Tracking the Trends: Retirement Plan Benefits

Within the past couple of years, there has been a flurry of laws and regulations enacted to address the challenges workers face in saving sufficiently for retirement and provided short-term COVID-19 pandemic relief (financial and otherwise). Several legislative changes impacted retirement benefits offered by employers where the legislators were attempting to address key issues facing today’s workers through the incorporation of new retirement plan provisions.


Improving the retirement savings rate

The Setting Every Community Up for Retirement Enhancement (SECURE) Act of 2019 included several provisions intended to improve the retirement savings rate for workers. One change requires plan sponsors to provide each participant with two separate examples illustrating their account balance converted to a lifetime income product. The hypothetical examples are intended to help participants recognize whether they are on track to generate sufficient income to fund their retirement and to better understand how their savings translates into an estimated monthly dollar amount.  The participant can then use this information to better plan their savings rates, if needed.

The SECURE Act also provided a safe harbor pathway for 401(k) plans to offer annuities (perhaps not coincidentally as some anticipate an increased demand for annuities or other products that provide lifetime income). A recently introduced bill—dubbed SECURE 2.0—would also ease restrictions on Qualified Longevity Annuity Contracts (QLACs), if passed.

When considering adding lifetime income benefit options, employers should assess whether this strategy is a good fit for the organization and its employees. Adequate investor education is crucial when incorporating these options to ensure participants are fully aware of the costs, benefits, and risks associated with annuities.


Enhancing access to retirement funds while also plugging the “leaks”

While retirement plans allow for in-service withdrawals for serious financial hardships and participant loans for significant expenditures, many workers perceive retirement funds as their most viable option to cover routine expenses and budget shortfalls. Even prior to the COVID-19 pandemic, it was estimated that more than a third of Americans would be unable to manage a $400 emergency expense, according to 2019 data from the Federal Reserve.

With the pandemic spurring an increased need for loan and withdrawal assistance, the Coronavirus Aid, Relief, and Economic Security (CARES) Act (passed in March 2020) temporarily eased defined contribution loan, withdrawal, and repayment rules for participants affected by the pandemic. While most of the provisions were discretionary, a significant number of employers adopted them. A November 2020 report from the Plan Sponsor Council of America (PSCA) showed that about a third of employers offered increases in plan loan. About a quarter of plan sponsors noticed an uptick in loans since the onset of the pandemic, while more than a third saw an increase in withdrawals.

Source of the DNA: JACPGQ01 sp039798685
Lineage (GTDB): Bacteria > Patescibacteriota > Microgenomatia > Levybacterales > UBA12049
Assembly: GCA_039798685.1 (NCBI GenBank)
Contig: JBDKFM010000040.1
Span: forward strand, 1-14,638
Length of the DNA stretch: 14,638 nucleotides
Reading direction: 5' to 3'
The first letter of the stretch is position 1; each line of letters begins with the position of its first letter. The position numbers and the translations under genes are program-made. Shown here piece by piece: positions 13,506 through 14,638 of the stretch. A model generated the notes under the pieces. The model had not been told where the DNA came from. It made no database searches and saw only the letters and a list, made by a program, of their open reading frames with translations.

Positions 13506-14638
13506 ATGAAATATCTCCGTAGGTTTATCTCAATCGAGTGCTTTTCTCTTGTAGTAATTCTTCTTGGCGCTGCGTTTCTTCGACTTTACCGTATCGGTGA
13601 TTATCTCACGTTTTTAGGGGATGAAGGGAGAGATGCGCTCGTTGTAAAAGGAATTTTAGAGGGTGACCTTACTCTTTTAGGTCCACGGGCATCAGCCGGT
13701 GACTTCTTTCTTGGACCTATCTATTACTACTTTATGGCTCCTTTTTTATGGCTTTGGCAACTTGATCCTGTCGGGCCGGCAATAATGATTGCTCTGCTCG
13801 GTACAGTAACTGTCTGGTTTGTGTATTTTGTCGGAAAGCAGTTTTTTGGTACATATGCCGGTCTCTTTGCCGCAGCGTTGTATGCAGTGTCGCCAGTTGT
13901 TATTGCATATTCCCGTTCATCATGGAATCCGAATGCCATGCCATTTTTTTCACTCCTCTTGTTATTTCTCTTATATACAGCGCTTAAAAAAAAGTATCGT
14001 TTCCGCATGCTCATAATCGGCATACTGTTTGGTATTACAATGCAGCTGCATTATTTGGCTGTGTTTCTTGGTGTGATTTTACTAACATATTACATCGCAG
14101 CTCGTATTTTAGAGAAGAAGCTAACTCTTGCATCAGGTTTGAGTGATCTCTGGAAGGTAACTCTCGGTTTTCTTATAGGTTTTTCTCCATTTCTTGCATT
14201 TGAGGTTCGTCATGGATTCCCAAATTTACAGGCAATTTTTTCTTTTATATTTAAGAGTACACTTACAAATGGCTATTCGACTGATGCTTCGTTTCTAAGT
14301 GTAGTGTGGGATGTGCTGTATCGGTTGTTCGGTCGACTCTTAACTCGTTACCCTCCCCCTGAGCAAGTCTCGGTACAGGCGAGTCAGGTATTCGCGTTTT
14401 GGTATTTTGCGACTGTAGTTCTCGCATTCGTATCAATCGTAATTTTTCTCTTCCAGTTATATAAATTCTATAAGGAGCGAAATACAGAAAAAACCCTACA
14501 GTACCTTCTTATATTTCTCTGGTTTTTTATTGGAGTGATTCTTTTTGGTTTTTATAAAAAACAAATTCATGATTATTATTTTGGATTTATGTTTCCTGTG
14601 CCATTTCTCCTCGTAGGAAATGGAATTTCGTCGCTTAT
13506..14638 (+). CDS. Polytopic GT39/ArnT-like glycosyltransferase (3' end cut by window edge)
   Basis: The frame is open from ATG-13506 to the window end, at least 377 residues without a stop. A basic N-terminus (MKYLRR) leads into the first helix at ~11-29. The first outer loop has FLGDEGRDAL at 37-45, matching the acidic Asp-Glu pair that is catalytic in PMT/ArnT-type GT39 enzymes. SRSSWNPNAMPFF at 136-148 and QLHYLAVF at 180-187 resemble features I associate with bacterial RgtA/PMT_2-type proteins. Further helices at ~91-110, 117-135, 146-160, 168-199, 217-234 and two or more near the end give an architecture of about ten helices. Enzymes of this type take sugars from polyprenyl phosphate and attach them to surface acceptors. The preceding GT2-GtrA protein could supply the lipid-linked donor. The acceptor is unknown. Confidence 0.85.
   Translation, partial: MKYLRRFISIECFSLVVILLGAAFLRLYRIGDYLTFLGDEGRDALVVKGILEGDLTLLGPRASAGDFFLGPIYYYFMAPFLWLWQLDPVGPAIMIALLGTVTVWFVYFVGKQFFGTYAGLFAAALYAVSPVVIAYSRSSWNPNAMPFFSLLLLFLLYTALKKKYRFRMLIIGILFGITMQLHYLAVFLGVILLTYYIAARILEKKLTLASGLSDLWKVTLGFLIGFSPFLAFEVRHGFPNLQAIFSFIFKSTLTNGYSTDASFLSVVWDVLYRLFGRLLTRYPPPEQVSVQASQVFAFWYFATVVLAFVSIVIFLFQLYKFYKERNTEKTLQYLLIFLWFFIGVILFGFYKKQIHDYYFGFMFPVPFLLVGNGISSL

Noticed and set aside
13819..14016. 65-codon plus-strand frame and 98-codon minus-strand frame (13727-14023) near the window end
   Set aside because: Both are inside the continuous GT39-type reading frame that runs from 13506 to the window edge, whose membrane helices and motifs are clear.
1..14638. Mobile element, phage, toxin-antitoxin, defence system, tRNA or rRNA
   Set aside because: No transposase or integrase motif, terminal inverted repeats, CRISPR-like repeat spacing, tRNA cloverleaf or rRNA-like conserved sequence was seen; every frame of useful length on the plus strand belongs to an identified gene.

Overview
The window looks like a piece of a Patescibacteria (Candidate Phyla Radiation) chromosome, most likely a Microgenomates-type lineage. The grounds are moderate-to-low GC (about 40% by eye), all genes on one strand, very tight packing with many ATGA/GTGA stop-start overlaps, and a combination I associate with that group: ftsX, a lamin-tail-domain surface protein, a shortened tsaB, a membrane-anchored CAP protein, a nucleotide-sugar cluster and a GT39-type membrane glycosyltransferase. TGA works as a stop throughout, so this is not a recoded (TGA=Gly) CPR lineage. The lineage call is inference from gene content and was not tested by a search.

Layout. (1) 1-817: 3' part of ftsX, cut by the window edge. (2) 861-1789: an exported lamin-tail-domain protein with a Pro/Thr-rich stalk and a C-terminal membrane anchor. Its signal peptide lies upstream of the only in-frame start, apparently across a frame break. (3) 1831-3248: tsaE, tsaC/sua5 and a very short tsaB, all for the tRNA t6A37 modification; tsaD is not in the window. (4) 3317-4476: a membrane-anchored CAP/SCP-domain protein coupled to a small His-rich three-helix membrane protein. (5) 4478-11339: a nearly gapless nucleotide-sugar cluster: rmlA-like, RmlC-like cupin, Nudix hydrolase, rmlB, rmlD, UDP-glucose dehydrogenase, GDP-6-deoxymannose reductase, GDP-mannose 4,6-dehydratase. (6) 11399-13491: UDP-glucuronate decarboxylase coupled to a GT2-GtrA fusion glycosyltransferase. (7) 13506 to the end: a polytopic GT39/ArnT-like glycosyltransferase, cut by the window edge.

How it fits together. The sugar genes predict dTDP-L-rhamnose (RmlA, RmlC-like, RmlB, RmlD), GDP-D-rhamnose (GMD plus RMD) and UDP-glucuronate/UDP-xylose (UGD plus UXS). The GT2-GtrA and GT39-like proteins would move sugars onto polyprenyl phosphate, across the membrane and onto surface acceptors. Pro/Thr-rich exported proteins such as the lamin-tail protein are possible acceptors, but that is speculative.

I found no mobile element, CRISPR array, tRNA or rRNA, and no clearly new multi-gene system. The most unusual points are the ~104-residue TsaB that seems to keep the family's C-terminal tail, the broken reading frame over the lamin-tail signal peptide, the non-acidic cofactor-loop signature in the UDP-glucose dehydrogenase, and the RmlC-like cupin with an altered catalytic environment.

• Increased participant access to retirement funds is a concern for the long-term impact on retirement readiness. This so-called retirement fund “leakage” (which occurs through early withdrawals for hardship, participant loans taken but not repaid, and other cash-outs) represents a significant challenge to building workers’ retirement preparedness. Some employers are incorporating special tactics and tools to discourage participants from using their retirement plan accounts as “rainy-day” funds, including:

  • Greater restrictions and limits on participant loans (including limits on the number of loans and allowing loans only for serious financial hardships)

  • Use of sidecar savings accounts, which are savings accounts linked to the participant’s retirement plan account

  • Offering an employee financial wellness program

  • Encouraging use of alternative sources of funds or borrowings


Assisting with student loan debts

Student loan debt is a crushing burden for many American workers: Americans carry a total of $1.7 trillion in student loan debt, according to Federal Reserve data. The CARES Act provided some temporary relief through suspension of repayments and interest accruals (through a zero percent interest rate) on federal loans through September 30, 2021. The Act’s provision allowing employers to pay up to $5,250 toward an employee’s student loans as a tax-free benefit was recently extended through 2025 by the Consolidated Appropriations Act (CAA). The proposed SECURE 2.0 legislation also includes a provision allowing employers to make matching contributions to employee 401(k) plans based on their student loan repayments.  

These offerings may be attractive as an approach to attain and retain workforce talent, but be sure to realistically consider what portion of the employer’s workforce would actually benefit from this assistance. Employers interested in helping employees manage their student loan debt should work with service providers to understand the various tools available and investigate any potential downsides of the benefit (which can be expensive).

For additional details and insights, please refer to our earlier article: Employer-Sponsored Student Loan Debt Relief Extended Through 2025.